The poem follows the conscious experience of a man, Prufrock (relayed in the "stream of consciousness" form characteristic of the Modernists), lamenting his physical and intellectual inertia with the recurrent theme of carnal love unattained. Critical opinion is divided as to whether the narrator leaves his residence during the course of the narration. The locations described can be interpreted either as actual physical experiences, mental recollections, or as symbolic images from the unconscious mind, as, for example, in the refrain "In the room the women come and go".

The poem's structure was heavily influenced by Eliot's extensive reading of Dante and refers to a number of literary works, including Hamlet and those of the French Symbolists. Its reception in London can be gauged from an unsigned review in The Times Literary Supplement on 21 June 1917. "The fact that these things occurred to the mind of Mr. Eliot is surely of the very smallest importance to anyone, even to himself. They certainly have no relation to poetry."[52]

The Waste Land

In October 1922, Eliot published The Waste Land in The Criterion. Eliot's dedication to il miglior fabbro ("the better craftsman") refers to Ezra Pound's significant hand in editing and reshaping the poem from a longer Eliot manuscript to the shortened version that appears in publication.[53]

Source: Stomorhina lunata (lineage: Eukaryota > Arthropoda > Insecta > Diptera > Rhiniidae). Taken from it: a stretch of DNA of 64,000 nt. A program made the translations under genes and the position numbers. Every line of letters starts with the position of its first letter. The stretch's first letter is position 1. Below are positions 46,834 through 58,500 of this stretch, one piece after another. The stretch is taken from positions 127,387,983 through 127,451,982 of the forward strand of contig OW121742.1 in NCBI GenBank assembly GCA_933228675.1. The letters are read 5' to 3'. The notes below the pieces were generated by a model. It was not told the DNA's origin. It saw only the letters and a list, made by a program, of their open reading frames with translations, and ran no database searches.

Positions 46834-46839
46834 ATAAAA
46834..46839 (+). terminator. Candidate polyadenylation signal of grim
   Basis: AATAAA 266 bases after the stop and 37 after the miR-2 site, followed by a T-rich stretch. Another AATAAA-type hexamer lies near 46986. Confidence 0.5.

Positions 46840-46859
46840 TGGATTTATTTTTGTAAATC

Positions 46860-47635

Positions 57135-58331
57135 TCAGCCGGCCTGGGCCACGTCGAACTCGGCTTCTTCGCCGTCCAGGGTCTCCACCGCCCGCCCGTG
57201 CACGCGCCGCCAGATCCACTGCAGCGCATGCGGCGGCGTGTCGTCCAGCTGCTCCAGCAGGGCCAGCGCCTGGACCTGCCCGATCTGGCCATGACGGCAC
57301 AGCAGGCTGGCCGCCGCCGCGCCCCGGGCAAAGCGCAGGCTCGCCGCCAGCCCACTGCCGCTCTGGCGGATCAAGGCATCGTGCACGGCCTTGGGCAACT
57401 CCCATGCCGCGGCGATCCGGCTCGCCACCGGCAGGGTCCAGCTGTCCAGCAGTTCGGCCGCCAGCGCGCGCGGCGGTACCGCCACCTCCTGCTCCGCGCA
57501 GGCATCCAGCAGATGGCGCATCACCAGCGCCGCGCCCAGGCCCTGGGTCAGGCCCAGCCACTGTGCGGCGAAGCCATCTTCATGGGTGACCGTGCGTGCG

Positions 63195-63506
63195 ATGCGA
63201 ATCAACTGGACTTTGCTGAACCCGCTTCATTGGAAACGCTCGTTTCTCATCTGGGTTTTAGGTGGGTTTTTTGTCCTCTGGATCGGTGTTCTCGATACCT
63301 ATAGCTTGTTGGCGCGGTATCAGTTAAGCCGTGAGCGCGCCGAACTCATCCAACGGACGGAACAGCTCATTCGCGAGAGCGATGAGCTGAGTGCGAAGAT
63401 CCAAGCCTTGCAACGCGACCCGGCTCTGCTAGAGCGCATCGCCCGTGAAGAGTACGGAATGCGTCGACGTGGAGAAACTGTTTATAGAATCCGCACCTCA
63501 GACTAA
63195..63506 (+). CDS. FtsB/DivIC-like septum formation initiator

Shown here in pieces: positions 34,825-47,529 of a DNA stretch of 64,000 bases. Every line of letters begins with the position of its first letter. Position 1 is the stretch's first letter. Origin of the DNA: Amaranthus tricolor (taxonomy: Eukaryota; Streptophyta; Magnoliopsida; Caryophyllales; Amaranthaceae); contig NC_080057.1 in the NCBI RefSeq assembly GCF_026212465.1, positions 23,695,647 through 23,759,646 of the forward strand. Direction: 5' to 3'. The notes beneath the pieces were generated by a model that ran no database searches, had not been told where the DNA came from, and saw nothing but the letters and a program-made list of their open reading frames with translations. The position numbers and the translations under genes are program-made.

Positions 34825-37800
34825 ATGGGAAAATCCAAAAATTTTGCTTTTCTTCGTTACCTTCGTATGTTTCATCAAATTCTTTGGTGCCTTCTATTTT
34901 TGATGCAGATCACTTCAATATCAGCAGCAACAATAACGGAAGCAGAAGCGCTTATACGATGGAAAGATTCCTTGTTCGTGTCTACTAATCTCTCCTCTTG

It was composed during a period of personal difficulty for Eliot—his marriage was failing, and both he and Vivienne were suffering from nervous disorders. The poem is often read as a representation of the disillusionment of the post-war generation. Before the poem's publication as a book in December 1922, Eliot distanced himself from its vision of despair. On 15 November 1922, he wrote to Richard Aldington, saying, "As for The Waste Land, that is a thing of the past so far as I am concerned and I am now feeling toward a new form and style."[54]

The poem is known for its obscure nature—its slippage between satire and prophecy; its abrupt changes of speaker, location, and time. This structural complexity is one of the reasons that the poem has become a touchstone of modern literature, a poetic counterpart to a novel published in the same year, James Joyce's Ulysses.[55]

Among its best-known phrases are "April is the cruellest month", "I will show you fear in a handful of dust" and "Shantih shantih shantih". The Sanskrit mantra ends the poem.

The Hollow Men

The Hollow Men appeared in 1925. For the critic Edmund Wilson, it marked "The nadir of the phase of despair and desolation given such effective expression in The Waste Land."[56] It is Eliot's major poem of the late 1920s. Similar to Eliot's other works, its themes are overlapping and fragmentary. Post-war Europe under the Treaty of Versailles (which Eliot despised), the difficulty of hope and religious conversion, Eliot's failed marriage.[57]